"What happened? How bad is he?"

Ezra shrugged. "Nathan's working on him now. Has been for an interminable time. He was hit at least five times, it's rather miraculous that he managed to survive this long."

"What the hell happened?"

In the same, flat monotone, Ezra said, "It was around noon. I was still sleeping off the effects of an extremely interesting night when I was awakened by the sound of gunfire." His soft drawl and habit of using formal language made the words seem almost pleasant, but his expression in the dim light was haunted. "Before I had a chance to make myself decent, there came a pounding on the door--one of the Potter children come to tell me that our young friend had become involved in an altercation with some men of dubious character and intention. Naturally, I donned clothing and my sidearms and left immediately to investigate." He stopped, took the bottle from Buck, and drank from it for a long moment. One elegant, long fingered hand brushed across his eyes as if he wanted to remove an unpleasant sight.

When he finally resumed speaking, his voice had lost its usual refined, leisurely way of speaking.

"He was lying in the middle of the street. There was blood everywhere, covering him. The bastard who shot him was gone, and the damned sheep that live in this hellhole were standing around staring and whispering behind their hands. I had to draw my gun to get any of them to help me move him indoors. I bandaged him as best I could, but he was still bleeding when Nathan and Josiah finally arrived. I don't think I've ever seen anyone that bad who lived, Buck. The blood was everywhere . . . ."

"They left him to bleed to death in the goddamn street?" By the time he'd finished the question, Buck's voice had risen almost to a shout, but Ezra didn't seem to notice.

"They're afraid. They wouldn't tell me who shot him, how it'd started, anything. Didn't even want to help me carry him indoors."

The cold inside Buck had grown to monumental, soul-numbing proportions, so intense that he was vaguely surprised Ezra wasn't shivering from the blast chill of it. He stood and went around the building to the stairs that led to Nathan's room, not allowing himself to picture what he'd find there. He ascended the stairs and opened the door quietly, hoping to avoid startling Nathan if he was concentrating.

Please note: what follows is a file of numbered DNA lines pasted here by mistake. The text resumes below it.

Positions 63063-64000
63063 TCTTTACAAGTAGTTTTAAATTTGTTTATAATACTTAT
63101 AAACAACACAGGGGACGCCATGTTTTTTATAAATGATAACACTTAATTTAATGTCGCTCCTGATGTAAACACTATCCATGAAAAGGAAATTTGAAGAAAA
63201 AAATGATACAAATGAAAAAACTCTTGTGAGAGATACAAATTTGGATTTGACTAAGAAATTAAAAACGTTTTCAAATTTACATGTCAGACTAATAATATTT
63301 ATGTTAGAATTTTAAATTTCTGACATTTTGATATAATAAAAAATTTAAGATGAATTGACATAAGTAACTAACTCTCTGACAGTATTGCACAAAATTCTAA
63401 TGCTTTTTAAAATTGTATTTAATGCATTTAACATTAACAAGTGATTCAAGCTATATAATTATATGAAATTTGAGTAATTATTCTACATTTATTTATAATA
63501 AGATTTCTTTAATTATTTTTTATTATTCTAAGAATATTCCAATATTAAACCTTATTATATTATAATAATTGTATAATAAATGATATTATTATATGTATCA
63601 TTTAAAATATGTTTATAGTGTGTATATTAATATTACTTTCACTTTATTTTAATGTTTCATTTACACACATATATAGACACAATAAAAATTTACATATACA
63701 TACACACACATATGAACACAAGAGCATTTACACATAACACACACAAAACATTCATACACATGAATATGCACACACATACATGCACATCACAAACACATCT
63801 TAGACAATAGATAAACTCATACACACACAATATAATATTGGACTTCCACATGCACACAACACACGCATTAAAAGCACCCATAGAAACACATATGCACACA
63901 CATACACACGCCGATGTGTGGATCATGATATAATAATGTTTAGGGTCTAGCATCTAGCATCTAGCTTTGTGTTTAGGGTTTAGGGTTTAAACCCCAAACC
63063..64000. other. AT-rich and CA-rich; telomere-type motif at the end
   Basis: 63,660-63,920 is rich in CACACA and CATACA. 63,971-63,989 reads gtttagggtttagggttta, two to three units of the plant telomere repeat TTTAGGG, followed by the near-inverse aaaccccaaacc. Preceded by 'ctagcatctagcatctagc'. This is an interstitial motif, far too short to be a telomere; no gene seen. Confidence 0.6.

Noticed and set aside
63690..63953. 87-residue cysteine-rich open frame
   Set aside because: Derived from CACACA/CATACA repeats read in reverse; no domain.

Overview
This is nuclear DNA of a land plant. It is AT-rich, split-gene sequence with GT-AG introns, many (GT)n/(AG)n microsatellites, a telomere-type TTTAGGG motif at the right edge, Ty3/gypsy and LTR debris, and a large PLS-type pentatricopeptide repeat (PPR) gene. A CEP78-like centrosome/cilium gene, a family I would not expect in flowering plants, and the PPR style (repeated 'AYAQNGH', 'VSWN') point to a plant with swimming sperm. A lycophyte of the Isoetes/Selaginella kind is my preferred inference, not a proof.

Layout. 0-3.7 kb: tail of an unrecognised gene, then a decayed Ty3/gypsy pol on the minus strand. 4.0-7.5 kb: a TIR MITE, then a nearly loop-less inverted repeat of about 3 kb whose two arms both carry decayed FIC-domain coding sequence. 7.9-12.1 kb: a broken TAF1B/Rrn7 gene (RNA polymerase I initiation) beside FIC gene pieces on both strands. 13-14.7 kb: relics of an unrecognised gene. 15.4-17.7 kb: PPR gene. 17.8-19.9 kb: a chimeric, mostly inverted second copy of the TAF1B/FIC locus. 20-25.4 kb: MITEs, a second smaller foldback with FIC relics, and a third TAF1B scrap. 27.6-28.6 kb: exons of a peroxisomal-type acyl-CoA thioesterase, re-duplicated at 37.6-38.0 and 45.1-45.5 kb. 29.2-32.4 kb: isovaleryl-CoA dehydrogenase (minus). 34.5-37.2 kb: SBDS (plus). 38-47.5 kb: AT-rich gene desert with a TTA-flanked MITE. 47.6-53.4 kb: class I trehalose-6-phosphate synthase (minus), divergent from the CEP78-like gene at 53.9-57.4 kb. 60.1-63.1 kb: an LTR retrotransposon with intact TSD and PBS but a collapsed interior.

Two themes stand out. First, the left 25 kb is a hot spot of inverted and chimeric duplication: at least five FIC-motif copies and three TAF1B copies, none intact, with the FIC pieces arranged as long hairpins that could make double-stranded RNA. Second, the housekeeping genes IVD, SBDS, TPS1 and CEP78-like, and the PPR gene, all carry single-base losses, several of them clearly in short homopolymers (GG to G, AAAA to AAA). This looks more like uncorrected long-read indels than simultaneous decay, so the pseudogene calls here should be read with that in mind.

The room was bright, lit with several oil lamps in an effort to allow Nathan to see what he was doing. Nathan and Josiah were leaning over the bed where JD lay, Josiah with one arm under the kid's shoulders to prop him up, the other hand holding the bowl from which Nathan was taking sterilized bandages. Nathan's face gleamed with sweat as he wrapped JD's chest securely in the linen strips. There were already bandages on one leg and wrapped around his shoulder.

JD's face was ghostly white even in the yellow light of the lamps, and lines of pain had already marked his mouth and forehead. His ribs, what Buck could see of them under the bandages, were a mess of torn flesh and still-seeping blood. Nathan was working as carefully and quickly as he could, but still, in spite of being unconscious, occasional whimpers of pain sounded from the kid's mouth. Buck, who had never considered himself a squeamish man, felt bile rise in his throat, and had to swallow hurriedly to keep from losing his lunch right then.

Josiah looked up as he came in and nodded in acknowledgment.

"We're nearly done here. Did you see Ezra on your way in?"

Buck nodded.

"He told me what happened. How's the kid?"

"He'll survive. Probably. If he hasn't lost too much blood, and if the wounds don't get too infected, and he's lucky." Nathan fastened the last of the bandages and gestured for Josiah to lower JD to the bed. "He's a strong kid. All we can do now is hope for the best."